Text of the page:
Obama close up 311.
(photo credit: AP Photo/Charles Dharapak)
WASHINGTON — US President Barack Obama on Thursday condemned the violence in Libya as "outrageous and unacceptable" and said he was dispatching US Secretary of State Hillary Rodham Clinton to Geneva on Monday for international talks aimed at stopping the violence.
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Obama said he was studying a "full range of options" to pressure Libyan leader Muammar Gaddafi's regime to halt attacks against Libyans as violent clashes spread throughout the North African country. He said the options included possible sanctions that the US could take with its allies.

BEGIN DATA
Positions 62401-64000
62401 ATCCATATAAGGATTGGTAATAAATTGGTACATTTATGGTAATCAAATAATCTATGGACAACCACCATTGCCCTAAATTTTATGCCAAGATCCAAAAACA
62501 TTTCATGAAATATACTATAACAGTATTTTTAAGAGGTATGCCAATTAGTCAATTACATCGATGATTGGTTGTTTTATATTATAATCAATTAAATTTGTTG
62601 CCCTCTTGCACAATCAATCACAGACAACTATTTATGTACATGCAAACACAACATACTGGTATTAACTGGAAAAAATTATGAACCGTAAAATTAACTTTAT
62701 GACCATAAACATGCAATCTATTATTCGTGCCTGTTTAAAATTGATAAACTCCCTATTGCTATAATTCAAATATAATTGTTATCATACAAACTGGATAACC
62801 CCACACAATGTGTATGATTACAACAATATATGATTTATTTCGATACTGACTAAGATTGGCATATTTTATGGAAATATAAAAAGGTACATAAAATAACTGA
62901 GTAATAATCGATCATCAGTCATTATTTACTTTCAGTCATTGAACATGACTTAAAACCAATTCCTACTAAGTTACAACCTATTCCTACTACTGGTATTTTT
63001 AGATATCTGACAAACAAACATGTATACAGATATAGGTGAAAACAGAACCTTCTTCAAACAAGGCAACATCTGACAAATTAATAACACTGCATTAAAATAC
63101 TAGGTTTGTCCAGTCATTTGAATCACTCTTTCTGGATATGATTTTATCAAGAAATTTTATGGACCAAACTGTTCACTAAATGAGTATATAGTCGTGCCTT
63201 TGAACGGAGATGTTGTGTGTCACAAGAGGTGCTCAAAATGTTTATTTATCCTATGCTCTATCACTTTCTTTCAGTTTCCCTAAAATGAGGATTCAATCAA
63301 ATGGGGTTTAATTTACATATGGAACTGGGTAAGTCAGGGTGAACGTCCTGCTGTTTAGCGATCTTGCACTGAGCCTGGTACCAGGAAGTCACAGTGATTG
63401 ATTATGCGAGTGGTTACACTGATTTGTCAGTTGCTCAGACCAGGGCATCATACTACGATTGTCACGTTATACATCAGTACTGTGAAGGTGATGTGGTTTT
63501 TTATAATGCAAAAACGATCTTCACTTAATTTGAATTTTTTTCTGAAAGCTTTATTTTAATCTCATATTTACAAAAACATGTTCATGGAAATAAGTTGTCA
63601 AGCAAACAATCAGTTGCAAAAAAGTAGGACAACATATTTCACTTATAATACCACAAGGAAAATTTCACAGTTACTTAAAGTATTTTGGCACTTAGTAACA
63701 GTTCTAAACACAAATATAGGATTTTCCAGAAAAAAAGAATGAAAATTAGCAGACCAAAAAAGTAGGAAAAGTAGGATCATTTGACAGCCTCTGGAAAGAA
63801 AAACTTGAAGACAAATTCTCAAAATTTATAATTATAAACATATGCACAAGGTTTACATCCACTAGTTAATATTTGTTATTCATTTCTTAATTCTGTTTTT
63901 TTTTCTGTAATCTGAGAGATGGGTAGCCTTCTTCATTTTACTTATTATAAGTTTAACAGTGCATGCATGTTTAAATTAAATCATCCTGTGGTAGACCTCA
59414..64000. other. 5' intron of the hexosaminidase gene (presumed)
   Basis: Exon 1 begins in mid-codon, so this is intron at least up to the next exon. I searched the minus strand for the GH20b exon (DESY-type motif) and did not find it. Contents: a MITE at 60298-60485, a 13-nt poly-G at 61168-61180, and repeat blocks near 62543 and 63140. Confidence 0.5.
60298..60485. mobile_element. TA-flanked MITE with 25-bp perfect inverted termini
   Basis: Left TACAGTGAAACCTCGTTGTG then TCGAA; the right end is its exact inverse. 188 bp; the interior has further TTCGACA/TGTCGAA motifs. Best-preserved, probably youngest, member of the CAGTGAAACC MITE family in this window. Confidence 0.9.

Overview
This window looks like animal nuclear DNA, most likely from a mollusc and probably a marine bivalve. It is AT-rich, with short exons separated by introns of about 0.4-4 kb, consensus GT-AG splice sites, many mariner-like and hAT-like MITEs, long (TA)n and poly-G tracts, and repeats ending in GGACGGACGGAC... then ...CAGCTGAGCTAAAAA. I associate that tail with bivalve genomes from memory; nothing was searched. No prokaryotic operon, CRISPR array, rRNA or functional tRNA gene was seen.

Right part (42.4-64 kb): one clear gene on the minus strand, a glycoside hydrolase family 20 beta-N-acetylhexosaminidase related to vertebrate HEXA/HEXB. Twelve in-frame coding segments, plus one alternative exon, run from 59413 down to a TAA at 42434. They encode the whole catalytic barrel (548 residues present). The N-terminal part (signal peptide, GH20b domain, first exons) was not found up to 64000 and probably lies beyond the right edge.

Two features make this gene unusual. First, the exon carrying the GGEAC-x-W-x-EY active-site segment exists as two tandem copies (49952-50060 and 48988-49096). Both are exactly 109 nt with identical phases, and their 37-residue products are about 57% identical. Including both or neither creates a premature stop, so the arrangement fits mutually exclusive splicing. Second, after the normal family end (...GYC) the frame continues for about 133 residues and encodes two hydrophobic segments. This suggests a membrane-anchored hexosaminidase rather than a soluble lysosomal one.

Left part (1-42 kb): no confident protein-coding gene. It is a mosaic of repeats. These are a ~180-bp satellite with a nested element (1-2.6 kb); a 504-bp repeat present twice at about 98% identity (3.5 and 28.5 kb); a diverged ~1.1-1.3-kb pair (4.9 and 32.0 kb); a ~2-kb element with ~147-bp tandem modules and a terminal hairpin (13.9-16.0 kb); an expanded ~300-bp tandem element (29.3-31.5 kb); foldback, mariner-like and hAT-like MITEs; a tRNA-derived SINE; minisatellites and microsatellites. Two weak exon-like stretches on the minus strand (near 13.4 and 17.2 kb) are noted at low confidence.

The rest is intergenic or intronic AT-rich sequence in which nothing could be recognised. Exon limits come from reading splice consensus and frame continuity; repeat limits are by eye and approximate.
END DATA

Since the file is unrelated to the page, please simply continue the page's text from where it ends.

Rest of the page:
"We are doing everything we can to protect American citizens," Obama
said in brief remarks at the White House, his first public comments
after days of violence in Libya.
"We strongly condemn the use of violence in Libya," Obama said. He spoke
in the aftermath of uprisings in neighboring Egypt and Tunisia. The
week-old protests in Libya have been met by a far more brutal response
from militiamen loyal to Gaddafi.
Obama broke his public silence on the violence after the US succeeded in
beginning evacuations of American citizens from the chaotic situation.